In the ongoing discussion about climate change, we are frequently misled about carbon, carbon dioxide and “carbon pollution.”
Politicians and environmentalists use the terms interchangeably, when talking about the need to reduce our carbon emissions, or ‘carbon footprint’.
“Carbon” is the main building block in all fossil fuels including coal, and oil and gas.
Our vehicles and power plants do not emit carbon, but emissions do contain carbon dioxide.
Many blame carbon dioxide for global warming, but quite a few scientists disagree on the extent to which CO2 is responsible for climate change.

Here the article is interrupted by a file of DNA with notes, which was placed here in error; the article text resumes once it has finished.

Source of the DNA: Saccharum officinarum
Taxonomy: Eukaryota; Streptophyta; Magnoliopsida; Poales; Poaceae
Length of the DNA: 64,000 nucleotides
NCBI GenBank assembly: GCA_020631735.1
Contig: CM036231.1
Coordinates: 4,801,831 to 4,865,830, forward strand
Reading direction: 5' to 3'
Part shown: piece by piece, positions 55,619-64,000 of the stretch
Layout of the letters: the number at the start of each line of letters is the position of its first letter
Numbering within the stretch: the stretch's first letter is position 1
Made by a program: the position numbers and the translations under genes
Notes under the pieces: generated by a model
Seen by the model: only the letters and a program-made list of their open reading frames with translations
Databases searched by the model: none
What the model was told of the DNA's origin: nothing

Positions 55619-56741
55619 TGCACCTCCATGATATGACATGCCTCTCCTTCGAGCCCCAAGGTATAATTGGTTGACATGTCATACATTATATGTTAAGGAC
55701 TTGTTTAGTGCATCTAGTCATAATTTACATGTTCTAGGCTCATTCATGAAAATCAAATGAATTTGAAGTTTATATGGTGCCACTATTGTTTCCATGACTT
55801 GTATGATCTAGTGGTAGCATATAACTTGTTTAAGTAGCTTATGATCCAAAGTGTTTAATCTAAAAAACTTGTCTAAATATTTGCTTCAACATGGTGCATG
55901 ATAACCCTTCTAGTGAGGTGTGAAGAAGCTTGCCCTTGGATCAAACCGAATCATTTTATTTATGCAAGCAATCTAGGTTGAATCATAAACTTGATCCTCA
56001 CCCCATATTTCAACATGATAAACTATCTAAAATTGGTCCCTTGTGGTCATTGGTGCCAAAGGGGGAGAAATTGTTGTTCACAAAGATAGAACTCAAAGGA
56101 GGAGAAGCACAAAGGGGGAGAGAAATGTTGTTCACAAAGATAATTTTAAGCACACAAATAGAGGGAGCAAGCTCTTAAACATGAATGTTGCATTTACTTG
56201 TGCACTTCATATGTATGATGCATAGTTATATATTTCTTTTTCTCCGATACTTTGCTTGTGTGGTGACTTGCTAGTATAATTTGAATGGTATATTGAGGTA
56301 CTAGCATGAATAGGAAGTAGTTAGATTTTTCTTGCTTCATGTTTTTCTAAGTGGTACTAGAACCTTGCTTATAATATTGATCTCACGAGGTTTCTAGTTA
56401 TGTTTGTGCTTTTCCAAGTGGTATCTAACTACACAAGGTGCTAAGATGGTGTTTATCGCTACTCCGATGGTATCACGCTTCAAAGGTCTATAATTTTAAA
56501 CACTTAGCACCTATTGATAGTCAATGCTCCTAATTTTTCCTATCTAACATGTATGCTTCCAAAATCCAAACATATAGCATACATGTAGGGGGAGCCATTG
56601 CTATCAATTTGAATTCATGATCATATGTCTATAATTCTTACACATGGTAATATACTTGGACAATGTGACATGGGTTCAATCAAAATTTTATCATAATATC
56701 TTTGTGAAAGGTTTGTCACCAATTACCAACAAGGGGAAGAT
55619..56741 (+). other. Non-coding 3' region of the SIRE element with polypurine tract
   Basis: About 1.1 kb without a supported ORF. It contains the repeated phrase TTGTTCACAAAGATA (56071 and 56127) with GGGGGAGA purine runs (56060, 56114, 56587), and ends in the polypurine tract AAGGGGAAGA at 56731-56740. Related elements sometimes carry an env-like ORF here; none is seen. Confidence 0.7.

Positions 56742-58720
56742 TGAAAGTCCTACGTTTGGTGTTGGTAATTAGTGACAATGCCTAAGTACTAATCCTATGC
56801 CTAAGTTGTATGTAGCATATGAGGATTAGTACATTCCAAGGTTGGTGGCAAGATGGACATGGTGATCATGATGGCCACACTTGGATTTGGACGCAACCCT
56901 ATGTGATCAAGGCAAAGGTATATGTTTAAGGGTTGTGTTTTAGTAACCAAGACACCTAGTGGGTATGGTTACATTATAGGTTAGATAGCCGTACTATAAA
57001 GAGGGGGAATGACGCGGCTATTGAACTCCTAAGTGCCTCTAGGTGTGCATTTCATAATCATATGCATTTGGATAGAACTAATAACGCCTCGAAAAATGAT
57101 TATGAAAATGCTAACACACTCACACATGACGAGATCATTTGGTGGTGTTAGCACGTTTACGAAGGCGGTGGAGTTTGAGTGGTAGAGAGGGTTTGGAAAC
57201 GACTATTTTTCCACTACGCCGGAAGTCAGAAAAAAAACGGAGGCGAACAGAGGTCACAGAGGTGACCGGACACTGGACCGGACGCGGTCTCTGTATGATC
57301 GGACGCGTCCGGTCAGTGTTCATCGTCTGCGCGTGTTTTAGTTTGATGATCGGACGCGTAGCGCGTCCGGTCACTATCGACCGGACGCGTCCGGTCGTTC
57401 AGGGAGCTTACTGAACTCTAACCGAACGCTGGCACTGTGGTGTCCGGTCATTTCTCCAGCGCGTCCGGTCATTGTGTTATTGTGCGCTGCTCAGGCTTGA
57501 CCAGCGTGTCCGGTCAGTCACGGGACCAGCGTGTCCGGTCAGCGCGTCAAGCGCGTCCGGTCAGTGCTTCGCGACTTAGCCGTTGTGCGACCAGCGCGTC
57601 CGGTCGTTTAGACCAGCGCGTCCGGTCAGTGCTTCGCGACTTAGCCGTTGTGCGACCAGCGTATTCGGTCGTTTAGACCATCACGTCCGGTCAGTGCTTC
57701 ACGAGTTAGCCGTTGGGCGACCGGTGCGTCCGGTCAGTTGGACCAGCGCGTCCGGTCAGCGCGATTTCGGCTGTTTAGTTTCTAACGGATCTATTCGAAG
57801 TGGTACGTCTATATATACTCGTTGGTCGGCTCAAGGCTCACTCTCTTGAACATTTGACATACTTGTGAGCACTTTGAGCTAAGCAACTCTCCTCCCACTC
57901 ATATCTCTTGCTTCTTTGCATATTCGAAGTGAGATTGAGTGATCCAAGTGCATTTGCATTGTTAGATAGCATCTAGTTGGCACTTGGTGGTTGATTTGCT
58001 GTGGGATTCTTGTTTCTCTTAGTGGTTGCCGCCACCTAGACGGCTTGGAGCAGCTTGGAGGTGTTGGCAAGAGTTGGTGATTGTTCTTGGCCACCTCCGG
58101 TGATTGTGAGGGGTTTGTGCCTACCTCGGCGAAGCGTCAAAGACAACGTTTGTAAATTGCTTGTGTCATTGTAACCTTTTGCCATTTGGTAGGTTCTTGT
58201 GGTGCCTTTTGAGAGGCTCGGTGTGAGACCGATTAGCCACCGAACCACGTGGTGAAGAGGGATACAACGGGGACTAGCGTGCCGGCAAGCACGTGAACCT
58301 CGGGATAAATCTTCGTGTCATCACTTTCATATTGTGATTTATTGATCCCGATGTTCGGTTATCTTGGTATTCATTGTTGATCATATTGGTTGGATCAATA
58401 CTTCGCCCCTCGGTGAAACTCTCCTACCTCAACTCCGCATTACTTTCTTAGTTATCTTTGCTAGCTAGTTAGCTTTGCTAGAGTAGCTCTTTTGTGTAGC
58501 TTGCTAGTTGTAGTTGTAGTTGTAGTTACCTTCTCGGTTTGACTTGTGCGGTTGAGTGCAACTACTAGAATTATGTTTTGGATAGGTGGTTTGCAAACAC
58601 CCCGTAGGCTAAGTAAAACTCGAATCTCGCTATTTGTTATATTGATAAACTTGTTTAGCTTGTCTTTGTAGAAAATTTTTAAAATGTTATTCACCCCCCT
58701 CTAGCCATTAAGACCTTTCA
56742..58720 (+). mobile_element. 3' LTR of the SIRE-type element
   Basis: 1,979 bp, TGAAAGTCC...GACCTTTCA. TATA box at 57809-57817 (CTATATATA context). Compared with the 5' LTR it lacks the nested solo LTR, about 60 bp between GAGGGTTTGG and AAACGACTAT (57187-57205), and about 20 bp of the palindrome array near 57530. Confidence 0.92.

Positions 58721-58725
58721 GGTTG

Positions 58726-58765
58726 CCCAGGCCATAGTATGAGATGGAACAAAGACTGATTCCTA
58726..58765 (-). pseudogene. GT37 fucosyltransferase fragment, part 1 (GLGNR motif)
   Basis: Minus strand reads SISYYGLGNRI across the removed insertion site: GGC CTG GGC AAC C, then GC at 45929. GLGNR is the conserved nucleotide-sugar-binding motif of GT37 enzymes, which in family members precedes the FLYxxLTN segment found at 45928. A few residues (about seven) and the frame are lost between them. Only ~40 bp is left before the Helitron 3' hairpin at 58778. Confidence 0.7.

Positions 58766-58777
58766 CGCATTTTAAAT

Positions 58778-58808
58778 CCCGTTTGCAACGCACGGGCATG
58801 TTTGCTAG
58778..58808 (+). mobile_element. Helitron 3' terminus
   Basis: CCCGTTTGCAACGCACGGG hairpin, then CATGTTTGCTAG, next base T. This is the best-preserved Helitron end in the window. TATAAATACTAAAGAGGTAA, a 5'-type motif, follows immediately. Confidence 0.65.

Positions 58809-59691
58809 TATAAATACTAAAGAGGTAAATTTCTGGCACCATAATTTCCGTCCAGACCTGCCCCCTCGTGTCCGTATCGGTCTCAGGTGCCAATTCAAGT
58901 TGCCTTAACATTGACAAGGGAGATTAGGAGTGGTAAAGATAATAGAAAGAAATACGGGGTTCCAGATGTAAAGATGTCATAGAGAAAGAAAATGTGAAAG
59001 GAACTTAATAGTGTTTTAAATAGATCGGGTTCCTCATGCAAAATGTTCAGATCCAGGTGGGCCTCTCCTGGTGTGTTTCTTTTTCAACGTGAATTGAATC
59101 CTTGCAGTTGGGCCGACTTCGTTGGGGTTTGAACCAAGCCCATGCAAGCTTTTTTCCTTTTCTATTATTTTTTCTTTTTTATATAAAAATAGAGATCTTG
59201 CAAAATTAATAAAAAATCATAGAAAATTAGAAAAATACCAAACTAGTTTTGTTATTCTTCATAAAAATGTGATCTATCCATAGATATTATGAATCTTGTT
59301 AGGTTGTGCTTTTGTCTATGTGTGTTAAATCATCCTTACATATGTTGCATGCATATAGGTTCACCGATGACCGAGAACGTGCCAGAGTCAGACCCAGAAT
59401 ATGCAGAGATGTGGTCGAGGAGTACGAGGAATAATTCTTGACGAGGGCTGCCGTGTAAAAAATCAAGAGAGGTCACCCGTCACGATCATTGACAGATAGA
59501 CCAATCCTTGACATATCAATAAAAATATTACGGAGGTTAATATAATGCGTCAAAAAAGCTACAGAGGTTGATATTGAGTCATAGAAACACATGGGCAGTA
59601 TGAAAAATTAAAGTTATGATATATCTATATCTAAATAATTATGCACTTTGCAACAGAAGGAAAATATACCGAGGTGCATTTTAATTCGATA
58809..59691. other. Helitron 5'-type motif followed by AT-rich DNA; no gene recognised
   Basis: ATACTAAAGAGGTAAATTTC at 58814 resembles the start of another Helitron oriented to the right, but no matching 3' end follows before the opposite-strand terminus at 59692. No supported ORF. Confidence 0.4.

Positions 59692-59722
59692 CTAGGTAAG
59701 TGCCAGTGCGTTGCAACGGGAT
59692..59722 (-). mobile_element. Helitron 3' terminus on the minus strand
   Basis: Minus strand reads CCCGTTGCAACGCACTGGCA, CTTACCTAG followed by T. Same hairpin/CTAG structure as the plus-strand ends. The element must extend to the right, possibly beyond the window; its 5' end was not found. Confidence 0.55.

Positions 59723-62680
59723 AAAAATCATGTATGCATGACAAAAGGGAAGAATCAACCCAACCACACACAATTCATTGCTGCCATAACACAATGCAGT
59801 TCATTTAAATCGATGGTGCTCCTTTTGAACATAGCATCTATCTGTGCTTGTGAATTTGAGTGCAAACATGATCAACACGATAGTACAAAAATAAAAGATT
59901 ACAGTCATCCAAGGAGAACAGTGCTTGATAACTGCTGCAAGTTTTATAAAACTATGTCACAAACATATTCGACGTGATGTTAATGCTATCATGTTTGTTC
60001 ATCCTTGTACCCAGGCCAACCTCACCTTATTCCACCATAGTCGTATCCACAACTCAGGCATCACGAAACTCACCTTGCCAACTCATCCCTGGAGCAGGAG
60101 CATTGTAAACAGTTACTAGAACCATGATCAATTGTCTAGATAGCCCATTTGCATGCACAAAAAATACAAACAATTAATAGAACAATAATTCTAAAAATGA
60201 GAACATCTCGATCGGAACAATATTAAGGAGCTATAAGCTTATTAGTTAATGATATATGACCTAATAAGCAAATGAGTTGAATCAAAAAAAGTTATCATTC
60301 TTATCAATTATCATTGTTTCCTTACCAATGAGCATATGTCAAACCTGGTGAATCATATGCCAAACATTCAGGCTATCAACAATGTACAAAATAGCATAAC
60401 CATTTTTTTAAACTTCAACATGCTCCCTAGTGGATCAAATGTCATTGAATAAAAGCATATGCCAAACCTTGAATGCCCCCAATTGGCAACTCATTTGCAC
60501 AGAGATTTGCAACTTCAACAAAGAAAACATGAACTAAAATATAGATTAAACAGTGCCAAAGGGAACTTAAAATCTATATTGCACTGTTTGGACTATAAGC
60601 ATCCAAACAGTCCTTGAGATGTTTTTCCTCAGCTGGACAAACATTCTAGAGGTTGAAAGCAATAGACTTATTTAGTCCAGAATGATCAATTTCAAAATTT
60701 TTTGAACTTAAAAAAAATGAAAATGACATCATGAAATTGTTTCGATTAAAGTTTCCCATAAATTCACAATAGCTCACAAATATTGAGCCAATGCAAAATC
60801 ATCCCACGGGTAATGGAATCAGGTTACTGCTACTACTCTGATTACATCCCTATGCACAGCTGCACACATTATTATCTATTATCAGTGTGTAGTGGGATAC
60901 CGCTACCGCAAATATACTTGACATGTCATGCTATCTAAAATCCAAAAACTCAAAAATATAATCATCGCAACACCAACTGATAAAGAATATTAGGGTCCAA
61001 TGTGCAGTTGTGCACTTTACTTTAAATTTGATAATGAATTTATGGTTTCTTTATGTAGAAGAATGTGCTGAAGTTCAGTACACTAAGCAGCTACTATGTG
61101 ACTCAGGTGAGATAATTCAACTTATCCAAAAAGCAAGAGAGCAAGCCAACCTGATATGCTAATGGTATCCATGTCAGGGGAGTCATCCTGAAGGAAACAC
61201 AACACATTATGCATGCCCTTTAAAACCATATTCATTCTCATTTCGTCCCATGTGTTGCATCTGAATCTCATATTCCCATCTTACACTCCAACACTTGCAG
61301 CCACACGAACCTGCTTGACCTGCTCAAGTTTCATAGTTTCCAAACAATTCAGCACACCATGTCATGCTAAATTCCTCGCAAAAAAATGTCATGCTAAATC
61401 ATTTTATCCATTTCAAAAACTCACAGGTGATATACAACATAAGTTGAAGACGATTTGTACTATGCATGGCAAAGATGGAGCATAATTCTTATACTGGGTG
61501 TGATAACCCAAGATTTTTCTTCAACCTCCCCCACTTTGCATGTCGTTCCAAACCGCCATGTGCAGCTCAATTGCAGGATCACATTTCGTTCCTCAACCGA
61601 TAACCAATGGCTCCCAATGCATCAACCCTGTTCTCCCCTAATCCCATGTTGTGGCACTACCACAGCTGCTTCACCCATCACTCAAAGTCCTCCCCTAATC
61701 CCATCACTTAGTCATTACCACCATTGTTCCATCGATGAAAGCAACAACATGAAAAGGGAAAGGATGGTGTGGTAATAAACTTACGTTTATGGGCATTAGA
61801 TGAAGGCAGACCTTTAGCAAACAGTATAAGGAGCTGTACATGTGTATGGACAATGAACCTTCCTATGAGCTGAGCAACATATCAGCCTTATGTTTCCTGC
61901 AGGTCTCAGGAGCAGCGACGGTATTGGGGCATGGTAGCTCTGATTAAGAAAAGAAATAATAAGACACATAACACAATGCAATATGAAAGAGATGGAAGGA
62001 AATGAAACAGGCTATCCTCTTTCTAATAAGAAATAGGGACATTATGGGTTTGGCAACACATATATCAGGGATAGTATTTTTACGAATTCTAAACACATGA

They argue that carbon dioxide only plays a minor role in the evolution of the world’s climate.
They point out that over the centuries, an increase in CO2 has come after an increase in temperature, not the other way around.
Carbon dioxide is essential to sustain life on earth by enabling plant growth, and it should not be regarded as a pollutant.
Plants absorb CO2 and water and produce oxygen that humans and other animals need to breathe.
Genuine pollutants, like sulfur dioxide which can cause acid rain, are dangerous for our health and for the environment.
Instead of regulating CO2 and worrying needlessly about the phantom problem of ‘carbon pollution’, governments should focus on reducing pollutants that are real.
I’m Roger Currie. Join us again next week for more thoughts on the Frontier.
For more on environmental policy, please visit our website www.fcpp.org.